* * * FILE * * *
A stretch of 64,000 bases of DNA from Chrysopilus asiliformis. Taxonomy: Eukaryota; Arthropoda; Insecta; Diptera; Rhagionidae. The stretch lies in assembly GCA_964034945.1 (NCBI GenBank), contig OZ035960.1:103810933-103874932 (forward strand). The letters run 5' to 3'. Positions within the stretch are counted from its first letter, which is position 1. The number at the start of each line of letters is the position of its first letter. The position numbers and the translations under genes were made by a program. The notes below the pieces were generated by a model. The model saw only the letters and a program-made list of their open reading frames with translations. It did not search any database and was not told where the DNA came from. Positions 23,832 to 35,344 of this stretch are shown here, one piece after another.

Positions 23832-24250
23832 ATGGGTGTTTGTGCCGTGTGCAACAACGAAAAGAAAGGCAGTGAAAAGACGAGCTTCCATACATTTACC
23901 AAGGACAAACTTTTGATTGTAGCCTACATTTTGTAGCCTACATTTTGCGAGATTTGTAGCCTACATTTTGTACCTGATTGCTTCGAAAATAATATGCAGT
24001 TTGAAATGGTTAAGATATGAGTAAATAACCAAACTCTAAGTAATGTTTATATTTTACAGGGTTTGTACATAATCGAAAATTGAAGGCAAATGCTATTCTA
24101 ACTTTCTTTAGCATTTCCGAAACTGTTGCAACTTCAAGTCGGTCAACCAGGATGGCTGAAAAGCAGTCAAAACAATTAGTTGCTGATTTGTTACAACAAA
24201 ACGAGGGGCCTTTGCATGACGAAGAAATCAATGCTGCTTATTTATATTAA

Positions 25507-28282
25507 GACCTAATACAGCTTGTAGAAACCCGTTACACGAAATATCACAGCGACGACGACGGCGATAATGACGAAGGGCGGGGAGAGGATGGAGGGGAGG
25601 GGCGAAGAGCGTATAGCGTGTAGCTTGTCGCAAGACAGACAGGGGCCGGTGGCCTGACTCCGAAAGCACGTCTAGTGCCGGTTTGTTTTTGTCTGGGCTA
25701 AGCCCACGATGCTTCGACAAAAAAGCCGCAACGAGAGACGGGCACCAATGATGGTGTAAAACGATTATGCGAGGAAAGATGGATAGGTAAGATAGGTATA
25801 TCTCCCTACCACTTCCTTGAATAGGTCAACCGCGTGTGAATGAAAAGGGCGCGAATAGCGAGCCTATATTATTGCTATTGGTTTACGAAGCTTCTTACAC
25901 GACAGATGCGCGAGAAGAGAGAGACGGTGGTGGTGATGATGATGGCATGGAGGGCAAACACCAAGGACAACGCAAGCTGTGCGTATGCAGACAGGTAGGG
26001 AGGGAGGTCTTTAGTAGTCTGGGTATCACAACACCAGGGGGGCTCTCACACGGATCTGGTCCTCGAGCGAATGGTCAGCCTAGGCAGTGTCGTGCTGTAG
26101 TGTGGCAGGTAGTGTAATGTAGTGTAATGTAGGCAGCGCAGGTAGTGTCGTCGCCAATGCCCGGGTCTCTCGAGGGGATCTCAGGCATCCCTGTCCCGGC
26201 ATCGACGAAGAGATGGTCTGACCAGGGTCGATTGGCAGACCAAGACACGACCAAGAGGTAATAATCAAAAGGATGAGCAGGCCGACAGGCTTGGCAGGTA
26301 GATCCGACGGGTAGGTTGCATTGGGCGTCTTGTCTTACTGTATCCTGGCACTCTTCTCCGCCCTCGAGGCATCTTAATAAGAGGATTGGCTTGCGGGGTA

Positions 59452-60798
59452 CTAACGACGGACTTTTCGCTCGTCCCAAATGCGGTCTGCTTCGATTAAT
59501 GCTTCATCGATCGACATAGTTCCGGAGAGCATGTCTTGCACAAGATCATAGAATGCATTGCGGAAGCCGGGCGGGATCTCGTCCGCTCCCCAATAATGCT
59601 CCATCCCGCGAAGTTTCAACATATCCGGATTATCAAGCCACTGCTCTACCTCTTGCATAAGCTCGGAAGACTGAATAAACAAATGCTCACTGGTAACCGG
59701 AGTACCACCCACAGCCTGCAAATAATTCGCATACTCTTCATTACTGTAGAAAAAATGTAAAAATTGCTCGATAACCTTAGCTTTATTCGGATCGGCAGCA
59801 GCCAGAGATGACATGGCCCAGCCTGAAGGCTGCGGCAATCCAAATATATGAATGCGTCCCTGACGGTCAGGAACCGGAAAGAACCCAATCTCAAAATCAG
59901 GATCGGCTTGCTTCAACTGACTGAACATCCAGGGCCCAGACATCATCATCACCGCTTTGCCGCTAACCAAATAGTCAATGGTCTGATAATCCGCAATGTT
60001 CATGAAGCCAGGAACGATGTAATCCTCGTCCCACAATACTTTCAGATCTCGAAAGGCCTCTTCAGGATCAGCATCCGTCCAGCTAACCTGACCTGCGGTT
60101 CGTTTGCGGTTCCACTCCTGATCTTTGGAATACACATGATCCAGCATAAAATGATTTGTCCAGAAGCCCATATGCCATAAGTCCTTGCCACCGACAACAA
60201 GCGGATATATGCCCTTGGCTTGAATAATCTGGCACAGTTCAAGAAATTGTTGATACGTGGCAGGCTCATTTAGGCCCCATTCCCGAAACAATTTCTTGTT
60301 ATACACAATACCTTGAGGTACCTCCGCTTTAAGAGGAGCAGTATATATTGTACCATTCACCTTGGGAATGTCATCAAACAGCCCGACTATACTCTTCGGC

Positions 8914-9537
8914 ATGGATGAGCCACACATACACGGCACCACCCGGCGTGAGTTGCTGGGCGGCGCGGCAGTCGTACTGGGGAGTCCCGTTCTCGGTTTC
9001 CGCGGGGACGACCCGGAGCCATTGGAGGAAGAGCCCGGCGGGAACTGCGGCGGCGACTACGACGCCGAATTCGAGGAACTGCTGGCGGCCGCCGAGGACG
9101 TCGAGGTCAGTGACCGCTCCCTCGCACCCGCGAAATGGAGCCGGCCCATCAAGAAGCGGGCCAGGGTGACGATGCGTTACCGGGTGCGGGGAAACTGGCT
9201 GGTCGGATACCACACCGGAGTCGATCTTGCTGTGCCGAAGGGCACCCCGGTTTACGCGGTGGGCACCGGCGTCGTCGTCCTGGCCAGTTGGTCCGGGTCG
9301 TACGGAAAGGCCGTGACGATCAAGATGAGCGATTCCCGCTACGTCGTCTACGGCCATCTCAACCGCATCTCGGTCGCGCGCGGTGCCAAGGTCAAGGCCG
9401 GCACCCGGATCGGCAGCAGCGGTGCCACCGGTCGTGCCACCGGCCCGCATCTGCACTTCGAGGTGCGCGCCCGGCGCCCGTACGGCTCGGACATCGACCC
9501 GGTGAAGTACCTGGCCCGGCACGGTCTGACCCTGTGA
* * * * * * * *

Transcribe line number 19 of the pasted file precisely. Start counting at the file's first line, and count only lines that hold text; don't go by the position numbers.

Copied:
59452 CTAACGACGGACTTTTCGCTCGTCCCAAATGCGGTCTGCTTCGATTAAT